brb, bawling

I first encountered Tennyson by way of Julia Margaret Cameron’s portraits of him, entranced by the aura she is able to capture of her subjects. In Tennyson’s case it is that of a man too much with the grief of the world, burdened by his uniquely deft handling of it so as to console and stir the masses with his poetry. I found his writing illustrative of an understanding portrait of death as an entity larger than the people it touches, bound to touch all. “Let Love clasp Grief lest both be drowned/Let darkness keep her raven gloss” struck me with the capitalization of Love and Grief and not darkness. The same goes for Hours, but not love or boast in lines 13 and 14 in his first Memoriam. I am curious as to why he chose to do this elsewhere as well, to render sentiments as forcible beings perhaps? Why these words and not others?

Tennyson mentions that in death there is a potential aspect of triumph, that with it may come a “gain” that may not be realized in the time given to the living. This is stark compared to the desolation Tennyson weaves into the pieces, the most painful of this being the momentary belief, the hope, that death was just a dream, but yet one still wakes to the greeting that “on the bald street breaks the blank day.” Death is a disruption to the routine of life, yet life is as much a routine that seems brutally more mundane in the shadow of death. In his poetry I felt a longing for presence, not that of death, but of the person lost because he feels his love for the deceased as “vaster passion now” that is all around him, in Nature, mixed with God. I found Tennyson to be immensely compelling and that for the first time I really enjoyed rereading poems and was not frustrated by the language and syntax because I was so taken by the emotion packed into his lines.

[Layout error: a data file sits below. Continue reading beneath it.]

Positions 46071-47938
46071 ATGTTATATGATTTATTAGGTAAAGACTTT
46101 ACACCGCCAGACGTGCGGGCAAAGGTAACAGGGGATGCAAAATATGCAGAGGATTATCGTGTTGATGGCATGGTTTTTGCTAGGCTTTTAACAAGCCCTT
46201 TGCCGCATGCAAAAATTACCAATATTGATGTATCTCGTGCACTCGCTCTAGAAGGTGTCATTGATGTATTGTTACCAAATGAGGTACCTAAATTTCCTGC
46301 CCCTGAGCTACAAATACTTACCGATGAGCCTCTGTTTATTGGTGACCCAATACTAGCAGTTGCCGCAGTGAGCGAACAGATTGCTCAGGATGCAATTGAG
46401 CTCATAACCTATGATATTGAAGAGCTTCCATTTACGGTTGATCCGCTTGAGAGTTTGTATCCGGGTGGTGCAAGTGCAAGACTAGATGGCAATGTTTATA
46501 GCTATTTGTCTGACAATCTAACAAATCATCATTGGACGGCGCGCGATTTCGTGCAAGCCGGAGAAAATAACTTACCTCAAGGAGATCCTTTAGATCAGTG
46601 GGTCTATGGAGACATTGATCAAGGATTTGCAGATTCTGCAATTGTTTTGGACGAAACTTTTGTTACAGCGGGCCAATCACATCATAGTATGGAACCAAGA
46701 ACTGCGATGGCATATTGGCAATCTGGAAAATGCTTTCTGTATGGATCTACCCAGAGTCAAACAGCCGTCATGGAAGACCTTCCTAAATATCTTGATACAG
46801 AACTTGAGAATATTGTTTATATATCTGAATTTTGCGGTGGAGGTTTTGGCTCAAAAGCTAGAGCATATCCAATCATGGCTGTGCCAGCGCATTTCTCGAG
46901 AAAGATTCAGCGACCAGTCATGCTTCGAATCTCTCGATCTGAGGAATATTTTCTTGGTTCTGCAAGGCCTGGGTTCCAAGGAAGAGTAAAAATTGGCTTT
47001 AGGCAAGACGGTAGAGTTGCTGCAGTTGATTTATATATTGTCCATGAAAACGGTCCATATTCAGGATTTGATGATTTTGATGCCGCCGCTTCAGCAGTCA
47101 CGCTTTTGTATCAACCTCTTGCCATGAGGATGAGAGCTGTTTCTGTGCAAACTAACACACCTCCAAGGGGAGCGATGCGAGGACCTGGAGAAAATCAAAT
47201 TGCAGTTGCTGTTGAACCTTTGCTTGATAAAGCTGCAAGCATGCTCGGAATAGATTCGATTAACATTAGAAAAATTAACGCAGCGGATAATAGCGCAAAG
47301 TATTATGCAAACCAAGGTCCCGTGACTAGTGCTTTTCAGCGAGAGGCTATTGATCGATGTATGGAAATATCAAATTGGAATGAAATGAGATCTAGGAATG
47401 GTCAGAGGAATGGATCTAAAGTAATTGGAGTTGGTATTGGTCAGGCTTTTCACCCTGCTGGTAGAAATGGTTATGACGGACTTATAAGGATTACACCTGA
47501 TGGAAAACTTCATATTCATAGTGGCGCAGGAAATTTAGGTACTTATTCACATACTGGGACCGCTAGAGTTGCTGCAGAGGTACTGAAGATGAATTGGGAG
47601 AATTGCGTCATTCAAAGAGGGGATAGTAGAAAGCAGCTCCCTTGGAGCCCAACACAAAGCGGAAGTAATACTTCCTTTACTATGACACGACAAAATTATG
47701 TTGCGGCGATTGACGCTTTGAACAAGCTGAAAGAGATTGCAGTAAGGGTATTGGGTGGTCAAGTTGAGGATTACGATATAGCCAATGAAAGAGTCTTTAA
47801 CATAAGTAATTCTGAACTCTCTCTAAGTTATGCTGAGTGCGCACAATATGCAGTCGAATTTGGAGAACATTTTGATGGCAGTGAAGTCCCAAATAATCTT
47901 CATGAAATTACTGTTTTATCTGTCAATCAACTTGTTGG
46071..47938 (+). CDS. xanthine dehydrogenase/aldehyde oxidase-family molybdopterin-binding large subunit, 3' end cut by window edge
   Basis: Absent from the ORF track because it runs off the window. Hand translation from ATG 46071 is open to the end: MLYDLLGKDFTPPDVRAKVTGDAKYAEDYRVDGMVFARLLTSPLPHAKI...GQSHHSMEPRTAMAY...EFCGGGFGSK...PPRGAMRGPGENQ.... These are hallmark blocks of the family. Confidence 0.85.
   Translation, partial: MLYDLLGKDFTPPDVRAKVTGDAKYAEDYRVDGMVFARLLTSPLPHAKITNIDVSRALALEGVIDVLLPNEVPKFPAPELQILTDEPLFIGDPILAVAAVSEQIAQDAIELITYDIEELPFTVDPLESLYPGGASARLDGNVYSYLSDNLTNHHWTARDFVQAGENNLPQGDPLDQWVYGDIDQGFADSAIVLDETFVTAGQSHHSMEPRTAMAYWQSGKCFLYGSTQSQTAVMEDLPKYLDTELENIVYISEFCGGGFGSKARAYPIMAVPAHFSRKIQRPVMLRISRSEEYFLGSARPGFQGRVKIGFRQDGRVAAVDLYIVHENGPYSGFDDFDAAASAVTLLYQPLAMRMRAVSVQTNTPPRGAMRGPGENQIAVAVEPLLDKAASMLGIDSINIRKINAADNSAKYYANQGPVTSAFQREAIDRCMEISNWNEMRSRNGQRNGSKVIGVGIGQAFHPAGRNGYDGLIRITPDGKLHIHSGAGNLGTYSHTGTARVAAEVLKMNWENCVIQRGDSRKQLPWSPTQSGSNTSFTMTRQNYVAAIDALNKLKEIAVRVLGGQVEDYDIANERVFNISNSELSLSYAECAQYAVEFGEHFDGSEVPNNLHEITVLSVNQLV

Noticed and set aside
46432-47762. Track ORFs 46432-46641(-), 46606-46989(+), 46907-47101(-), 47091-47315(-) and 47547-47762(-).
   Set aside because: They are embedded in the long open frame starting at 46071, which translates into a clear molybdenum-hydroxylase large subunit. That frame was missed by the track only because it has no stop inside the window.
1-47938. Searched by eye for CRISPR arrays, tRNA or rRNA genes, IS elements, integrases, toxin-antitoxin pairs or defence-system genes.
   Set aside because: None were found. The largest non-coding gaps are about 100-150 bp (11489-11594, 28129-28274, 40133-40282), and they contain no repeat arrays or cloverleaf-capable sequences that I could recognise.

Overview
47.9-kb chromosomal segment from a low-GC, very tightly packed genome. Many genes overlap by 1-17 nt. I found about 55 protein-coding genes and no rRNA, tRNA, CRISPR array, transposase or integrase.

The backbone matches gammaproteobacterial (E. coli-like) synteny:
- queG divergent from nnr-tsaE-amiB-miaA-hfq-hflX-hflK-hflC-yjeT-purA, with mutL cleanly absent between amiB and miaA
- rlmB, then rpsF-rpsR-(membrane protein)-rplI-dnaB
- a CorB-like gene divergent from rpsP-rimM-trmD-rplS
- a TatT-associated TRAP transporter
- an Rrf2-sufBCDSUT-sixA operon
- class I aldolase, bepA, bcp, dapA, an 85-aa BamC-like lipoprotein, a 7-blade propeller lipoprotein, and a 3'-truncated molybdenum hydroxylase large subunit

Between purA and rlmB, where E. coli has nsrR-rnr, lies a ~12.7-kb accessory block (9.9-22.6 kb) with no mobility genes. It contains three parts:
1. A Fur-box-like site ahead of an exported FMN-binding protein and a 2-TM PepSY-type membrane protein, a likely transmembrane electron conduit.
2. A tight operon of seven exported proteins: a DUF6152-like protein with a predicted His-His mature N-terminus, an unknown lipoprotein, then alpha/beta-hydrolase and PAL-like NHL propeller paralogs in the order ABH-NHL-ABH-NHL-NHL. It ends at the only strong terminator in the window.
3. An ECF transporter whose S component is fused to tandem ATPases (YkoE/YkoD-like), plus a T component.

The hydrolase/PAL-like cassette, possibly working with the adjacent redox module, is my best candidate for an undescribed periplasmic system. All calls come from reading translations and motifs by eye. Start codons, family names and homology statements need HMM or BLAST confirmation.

One comment

  • What a striking post, Anna—well done! I’m glad you like the poem (it’s so gorgeous, no?), and I think you’ve captured a number of its key aspects here. I’m particularly persuaded by your idea regarding death as both singular event and routine occurrence in the poem, which seems to me to be right on the mark.

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